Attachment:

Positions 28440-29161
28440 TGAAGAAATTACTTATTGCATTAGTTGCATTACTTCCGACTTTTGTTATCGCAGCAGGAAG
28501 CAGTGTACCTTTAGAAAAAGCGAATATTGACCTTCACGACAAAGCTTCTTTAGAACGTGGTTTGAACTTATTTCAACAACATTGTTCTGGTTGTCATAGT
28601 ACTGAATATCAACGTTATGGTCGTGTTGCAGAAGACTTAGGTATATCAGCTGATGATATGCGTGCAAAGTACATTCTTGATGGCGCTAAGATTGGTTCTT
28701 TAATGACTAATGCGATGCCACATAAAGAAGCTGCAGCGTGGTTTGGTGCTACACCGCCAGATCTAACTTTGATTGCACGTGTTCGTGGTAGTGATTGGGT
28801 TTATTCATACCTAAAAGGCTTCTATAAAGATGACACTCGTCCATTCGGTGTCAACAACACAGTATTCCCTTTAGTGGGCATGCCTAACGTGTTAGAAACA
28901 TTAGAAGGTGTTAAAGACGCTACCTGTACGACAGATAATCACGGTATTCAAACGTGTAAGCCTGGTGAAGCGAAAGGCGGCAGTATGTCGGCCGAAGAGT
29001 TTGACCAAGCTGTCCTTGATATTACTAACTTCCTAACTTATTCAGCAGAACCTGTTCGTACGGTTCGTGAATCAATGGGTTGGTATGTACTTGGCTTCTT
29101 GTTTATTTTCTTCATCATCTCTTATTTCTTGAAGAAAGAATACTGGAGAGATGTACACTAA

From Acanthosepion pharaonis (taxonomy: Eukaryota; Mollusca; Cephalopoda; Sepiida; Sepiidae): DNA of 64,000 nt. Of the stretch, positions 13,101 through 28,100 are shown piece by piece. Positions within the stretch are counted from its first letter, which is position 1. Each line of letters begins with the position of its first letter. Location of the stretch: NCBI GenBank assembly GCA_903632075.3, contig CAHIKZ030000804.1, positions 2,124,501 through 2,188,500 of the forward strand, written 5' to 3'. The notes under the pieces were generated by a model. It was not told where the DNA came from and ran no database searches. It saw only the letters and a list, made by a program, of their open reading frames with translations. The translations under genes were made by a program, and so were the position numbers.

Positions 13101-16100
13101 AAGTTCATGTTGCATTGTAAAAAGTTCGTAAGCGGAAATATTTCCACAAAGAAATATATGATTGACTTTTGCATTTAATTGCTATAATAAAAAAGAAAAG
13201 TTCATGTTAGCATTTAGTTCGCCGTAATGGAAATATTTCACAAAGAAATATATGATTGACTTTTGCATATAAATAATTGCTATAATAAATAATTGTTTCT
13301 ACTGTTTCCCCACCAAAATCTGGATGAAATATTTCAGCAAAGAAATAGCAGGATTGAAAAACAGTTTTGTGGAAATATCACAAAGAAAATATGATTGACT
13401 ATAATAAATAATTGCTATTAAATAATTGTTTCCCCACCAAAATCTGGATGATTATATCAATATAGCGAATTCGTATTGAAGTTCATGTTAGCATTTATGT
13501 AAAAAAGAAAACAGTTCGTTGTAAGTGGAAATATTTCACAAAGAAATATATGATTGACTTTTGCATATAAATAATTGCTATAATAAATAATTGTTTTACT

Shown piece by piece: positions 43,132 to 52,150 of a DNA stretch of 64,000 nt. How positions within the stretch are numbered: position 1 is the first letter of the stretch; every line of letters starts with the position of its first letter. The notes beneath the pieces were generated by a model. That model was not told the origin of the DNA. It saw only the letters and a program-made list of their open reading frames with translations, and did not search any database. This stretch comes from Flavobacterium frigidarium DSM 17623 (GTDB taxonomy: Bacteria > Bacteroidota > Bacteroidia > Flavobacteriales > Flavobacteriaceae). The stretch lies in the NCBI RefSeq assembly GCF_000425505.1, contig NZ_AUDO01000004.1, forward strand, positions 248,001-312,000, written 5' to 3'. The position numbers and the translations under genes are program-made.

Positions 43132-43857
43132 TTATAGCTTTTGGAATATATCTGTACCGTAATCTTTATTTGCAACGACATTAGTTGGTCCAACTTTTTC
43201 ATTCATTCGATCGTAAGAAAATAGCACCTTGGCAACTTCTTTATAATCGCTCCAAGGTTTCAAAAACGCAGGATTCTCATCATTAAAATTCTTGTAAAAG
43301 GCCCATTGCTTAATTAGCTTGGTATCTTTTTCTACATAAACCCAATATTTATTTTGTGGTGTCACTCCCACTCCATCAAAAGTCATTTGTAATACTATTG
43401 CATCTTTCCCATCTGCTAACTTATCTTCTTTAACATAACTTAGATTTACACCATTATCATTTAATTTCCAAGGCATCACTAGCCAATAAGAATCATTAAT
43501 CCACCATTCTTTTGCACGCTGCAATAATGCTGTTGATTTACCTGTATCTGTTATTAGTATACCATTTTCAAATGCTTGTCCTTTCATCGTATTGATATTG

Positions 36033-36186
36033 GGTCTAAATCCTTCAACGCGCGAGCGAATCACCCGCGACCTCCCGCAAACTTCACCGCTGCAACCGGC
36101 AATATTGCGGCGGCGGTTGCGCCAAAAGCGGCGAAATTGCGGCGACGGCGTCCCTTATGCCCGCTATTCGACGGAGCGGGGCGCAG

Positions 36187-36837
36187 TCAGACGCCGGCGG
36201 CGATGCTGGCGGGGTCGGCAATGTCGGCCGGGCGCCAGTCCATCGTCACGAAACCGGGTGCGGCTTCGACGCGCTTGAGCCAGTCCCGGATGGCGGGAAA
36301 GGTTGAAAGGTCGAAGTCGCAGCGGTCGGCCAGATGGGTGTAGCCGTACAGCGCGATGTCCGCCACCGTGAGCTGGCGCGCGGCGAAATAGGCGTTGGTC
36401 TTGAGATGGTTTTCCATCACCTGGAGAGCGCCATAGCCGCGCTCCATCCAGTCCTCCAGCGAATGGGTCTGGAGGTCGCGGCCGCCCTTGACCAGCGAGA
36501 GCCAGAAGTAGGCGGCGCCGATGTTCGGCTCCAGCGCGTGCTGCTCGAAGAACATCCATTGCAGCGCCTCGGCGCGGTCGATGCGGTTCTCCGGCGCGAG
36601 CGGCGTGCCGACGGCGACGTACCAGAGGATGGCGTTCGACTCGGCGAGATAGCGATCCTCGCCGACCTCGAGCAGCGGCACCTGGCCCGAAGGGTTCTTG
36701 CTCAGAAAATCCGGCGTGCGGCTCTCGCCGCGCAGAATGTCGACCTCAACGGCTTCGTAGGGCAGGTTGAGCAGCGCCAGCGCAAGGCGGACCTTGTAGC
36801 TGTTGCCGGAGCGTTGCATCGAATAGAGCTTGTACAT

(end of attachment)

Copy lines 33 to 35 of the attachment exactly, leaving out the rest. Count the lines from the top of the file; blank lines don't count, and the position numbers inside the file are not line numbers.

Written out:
36601 CGGCGTGCCGACGGCGACGTACCAGAGGATGGCGTTCGACTCGGCGAGATAGCGATCCTCGCCGACCTCGAGCAGCGGCACCTGGCCCGAAGGGTTCTTG
36701 CTCAGAAAATCCGGCGTGCGGCTCTCGCCGCGCAGAATGTCGACCTCAACGGCTTCGTAGGGCAGGTTGAGCAGCGCCAGCGCAAGGCGGACCTTGTAGC
36801 TGTTGCCGGAGCGTTGCATCGAATAGAGCTTGTACAT